CNN said in a statement that they were concerned by the suspension of a number of reporters.
Another suspended journalist, Matt Binder of the technology news outlet Mashable, said he was banned Thursday night immediately after sharing a screenshot that O’Sullivan had posted before his own suspension.
The screenshot showed a statement from the Los Angeles Police Department sent earlier Thursday to multiple media outlets, including the AP, about how it was in touch with Musk’s representatives about the alleged stalking incident.
He has promised to let free speech reign and has reinstated high-profile accounts that previously broke Twitter’s rules against hateful conduct or harmful misinformation. He has also said he would suppress negativity and hate by depriving some accounts of “freedom of reach.”
She said the old regime had its own biases and it sure looked like the new one had the same problem.
If the suspensions lead to the exodus of media organizations that are highly active on Twitter, the platform would be changed at the fundamental level, said Lou Paskalis, longtime marketing and media executive and former Bank of America head of global media.
The CBS briefly shut down itsTwitter activity in November due to “uncertainty” about new management and media organizations have largely remained on the platform.
“We all know news on social networking sites, and to now go after journalists at the main tent pole of them,” he said. “Driving journalists off Twitter is the biggest self-inflicted wound I can think of.”
Advertisers have already cut their spending on the platform because of the uncertainty around Musk’s direction on the platform.
On Thursday night, Twitter’s Spaces conference chat went down shortly after Musk abruptly signed out of a session hosted by a journalist during which he had been questioned about the reporters’ ousting. Musk said that Spaces had been taken offline to deal with a bug. The space came back late Friday.
Advertisers are also monitoring the potential loss of Twitter users. Insider Intelligence projected that social media site will lose 32 million users over the course of the next two years due to a number of issues.
Cohost currently has 130,000 users, only 20,000 of which are what Cohost considers active users, according to Kaplan. T2 has a waitlist in the five digits, according to Oh, who says that number continues to grow. In November, Mastodon hit 2.5 million users but has since declined to about 1.5 million users in a cautionary tale to other services.
What the hell happened last weekend when artists were banned from Twitter? A case study of the WIRED founders and human rights advisors Sarah Oh
I forgive you for coming back to WIRED, but for the rest of the world, we need to ask: What the hell happened last weekend?
Let me explain: I’m lucky enough to know a lot of creatives as well as a lot of journalists and tech workers. When I woke up Sunday to the news, I received a message from artists that they were going to be banned from Twitter for linking to their own portfolios and accepting commission work for their artwork. I read horror stories from authors who were terrified that the Linktrees their publishers asked them to create to promote their books, reviews, and Goodreads profiles were suddenly bannable offenses on Twitter.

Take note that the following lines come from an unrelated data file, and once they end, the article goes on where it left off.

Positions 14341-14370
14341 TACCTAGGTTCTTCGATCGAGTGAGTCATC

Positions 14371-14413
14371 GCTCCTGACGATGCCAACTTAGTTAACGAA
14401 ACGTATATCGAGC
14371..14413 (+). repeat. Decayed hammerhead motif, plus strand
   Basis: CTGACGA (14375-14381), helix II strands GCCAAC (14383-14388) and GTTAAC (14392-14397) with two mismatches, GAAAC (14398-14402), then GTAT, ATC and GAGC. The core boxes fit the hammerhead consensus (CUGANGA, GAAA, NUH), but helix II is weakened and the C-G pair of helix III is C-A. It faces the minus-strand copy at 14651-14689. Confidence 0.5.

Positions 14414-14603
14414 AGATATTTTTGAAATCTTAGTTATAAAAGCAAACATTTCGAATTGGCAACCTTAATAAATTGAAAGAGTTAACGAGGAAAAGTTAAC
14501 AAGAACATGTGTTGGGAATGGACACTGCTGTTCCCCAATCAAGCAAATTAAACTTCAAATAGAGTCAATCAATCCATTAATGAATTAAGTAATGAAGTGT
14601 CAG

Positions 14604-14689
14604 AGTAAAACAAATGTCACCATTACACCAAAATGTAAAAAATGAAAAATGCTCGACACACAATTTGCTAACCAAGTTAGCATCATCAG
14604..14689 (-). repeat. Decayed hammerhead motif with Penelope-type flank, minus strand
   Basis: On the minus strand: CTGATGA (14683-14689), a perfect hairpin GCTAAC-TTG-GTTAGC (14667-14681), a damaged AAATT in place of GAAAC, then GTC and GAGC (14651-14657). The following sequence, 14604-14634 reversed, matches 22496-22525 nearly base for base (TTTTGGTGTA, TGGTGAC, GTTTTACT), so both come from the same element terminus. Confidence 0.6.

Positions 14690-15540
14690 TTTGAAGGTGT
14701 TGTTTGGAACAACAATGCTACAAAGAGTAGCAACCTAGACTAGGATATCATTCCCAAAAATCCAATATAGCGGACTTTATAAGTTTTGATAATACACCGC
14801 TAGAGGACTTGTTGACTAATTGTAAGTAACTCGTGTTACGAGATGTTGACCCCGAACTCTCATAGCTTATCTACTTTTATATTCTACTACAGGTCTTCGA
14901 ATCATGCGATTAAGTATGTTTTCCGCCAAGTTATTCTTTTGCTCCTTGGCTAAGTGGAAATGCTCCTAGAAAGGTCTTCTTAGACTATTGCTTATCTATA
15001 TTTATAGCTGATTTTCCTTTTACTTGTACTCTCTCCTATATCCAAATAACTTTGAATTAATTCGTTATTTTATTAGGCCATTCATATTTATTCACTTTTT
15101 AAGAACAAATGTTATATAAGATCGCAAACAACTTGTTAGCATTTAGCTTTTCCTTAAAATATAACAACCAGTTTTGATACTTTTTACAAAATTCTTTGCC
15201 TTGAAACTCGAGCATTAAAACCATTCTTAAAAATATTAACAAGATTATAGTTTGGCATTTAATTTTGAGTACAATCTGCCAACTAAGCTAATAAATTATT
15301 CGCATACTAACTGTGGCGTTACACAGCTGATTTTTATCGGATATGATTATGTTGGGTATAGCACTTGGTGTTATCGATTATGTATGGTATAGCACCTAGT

What was essentially a small online riot ensued, with Twitter users from all corners decrying the new policy. Within hours, not only had the company backtracked, but all mentions of the less-than-day-old policy had been scrubbed from Twitter feeds and the company website. It was a quick watch for anyone who watched it on the internet. If you are aware of what I mean, I wouldn’t say you missed it.
When we at WIRED talk about “platforms and power,” this is what we’re talking about. Any steward of a platform, even a CEO, founder, and middle manager, has the duty of setting and enforcing policies and guidelines for that platform’s safe and legal use. That is up to the person, not in question. Online spaces can go bad fast if there aren’t good rules. It’s an issue when platforms choose to actively harm their users through policy decisions, and when changes are large enough to force them to either adapt or abandon ship.
My friends on Twitch interrupted their streams to discuss the news, worried that they wouldn’t be able to tweet to announce they were starting a new stream, or add a link to their Twitter bio to help viewers find them. All of these things created the potential for lost income for people who, I would argue, need it more than the folks who made these policy decisions. After all, these same creators have the kind of disruptive, entrepreneurial spirit that everyone in Silicon Valley claims to want to foster and empower.
Sarah Oh was out of a job as a human rights advisor at the social media company at the time of Musk’s acquisition, but decided to work on a rival service with a friend.
With Gabor Cselle, who previously worked at Twitter and Google, she launched T2, currently available in beta. It also has a 280- character limit for posts on its social feed. But the key selling point, according to Oh, is its focus on safety.
We feel we are well positioned to create an experience that allows people to share what they want to share without fear of abuse or harassment and so we really do want to do it, according to Oh.